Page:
Britain’s PM Sunak scraps plans to move embassy to Jerusalem

“There are no plans to move the British embassy,” Sunak’s spokesperson stated.

By World Israel News Staff

UK Prime Minister Rishi Sunak has walked back a promise made by his predecessor, Liz Truss, to move the British embassy in Israel from Tel Aviv to Jerusalem, after being warned that “the entire governmental system” would oppose the move.

“It has been looked at,” Sunak’s spokesperson said on Thursday. “There are no plans to move the British embassy.”

According to the UK Jewish News website, Sunak, who is pro-Israel, reached the decision to keep the embassy in its current location in Tel Aviv after Truss’ proposal was met with vehement backlash.

“The PM was left in no doubt of the strength of opposition he would face if he continued to proceed to the embassy proposal,” a source told the news site. “He seemed to take on the board this message.”

Sunak also received strong condemnation over the proposal from pro-Palestinian elements, including Arab diplomats in London, prominent church leaders and pro-Palestinian rights groups. Even some Israeli diplomatic voices were “less than enthusiastic” about any change in location, the report said.

The British group of Reform Jews last month issued a statement warning against the move, saying it could “undermine peace in the region.”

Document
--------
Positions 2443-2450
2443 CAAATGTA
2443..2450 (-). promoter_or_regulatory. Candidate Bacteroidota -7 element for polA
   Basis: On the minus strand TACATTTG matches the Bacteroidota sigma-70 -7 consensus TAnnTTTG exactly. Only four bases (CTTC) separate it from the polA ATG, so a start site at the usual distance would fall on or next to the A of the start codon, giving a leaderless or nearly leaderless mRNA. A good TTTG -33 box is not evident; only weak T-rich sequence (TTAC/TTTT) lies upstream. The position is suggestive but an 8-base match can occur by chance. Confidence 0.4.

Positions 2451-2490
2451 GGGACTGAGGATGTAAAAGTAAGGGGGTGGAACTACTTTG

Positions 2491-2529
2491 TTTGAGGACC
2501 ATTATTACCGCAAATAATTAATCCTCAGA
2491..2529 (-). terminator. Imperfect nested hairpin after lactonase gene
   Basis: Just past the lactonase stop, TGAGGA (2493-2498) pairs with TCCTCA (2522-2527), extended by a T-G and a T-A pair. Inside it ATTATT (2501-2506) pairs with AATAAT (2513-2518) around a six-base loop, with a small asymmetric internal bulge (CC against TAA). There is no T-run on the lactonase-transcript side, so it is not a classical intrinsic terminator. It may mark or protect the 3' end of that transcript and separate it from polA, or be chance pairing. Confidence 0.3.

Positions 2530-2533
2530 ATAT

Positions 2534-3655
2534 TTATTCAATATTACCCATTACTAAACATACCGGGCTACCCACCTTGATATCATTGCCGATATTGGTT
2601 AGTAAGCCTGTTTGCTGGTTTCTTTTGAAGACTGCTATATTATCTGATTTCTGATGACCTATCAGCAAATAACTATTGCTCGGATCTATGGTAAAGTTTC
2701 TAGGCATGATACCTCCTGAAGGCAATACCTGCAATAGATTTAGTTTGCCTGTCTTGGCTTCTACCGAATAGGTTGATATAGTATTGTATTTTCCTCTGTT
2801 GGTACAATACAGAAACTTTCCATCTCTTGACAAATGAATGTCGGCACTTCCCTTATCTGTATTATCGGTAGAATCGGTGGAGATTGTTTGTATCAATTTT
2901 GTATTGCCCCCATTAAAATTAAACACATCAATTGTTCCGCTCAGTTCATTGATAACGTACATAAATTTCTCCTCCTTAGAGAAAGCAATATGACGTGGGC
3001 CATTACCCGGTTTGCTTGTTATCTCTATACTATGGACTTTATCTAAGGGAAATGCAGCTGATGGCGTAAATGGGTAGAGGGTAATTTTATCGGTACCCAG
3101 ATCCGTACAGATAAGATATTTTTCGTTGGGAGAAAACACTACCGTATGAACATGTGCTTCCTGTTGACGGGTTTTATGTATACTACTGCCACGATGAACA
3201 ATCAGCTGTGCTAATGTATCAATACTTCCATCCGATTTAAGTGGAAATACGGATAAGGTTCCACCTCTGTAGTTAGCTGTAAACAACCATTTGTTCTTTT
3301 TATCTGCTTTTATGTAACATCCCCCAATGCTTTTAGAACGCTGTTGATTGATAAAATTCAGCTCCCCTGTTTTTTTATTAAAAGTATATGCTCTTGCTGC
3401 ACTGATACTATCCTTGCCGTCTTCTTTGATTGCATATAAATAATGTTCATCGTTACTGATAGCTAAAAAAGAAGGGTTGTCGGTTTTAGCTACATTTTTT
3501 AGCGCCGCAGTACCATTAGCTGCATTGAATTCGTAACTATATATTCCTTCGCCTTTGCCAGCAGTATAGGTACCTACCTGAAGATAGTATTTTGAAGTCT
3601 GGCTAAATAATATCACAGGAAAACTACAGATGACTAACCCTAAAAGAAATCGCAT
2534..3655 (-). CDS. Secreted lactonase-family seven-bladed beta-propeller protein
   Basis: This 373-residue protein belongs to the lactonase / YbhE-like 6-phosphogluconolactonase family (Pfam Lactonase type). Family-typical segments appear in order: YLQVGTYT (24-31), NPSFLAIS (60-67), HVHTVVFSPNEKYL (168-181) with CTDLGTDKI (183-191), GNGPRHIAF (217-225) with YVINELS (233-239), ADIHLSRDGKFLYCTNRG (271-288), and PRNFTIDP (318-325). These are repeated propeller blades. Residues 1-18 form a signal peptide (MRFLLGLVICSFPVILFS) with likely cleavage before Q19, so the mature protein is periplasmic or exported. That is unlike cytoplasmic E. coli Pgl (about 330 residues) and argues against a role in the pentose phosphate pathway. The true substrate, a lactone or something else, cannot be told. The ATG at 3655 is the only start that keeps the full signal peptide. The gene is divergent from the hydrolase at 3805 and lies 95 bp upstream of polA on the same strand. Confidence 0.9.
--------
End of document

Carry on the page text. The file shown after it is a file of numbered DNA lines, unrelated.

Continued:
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Downing Street’s announcement that the plans to move the embassy had been shelved came after Sunak met with a group of Israeli and Gulf Arab diplomats on Wednesday to celebrate the U.S.-brokered Abraham Accords that normalized relations between Israel and several Arab nations.

“The accords have kickstarted a new era of relations in trade, tourism, security and more. This is the dividend of diplomacy,” he said.

Truss, who touted herself as a “huge Zionist,” had told outgoing Israeli prime minister Yair Lapid on the sidelines of the United Nations General Assembly in September that she was reviewing an embassy move.

During his campaign to take over as head of the Conservative party, Sunak told the Conservative Friends of Israel that Jerusalem is “undisputedly the historic capital.”

“Clearly, there’s a very strong case for it to be recognised … so it is something I would like to do.”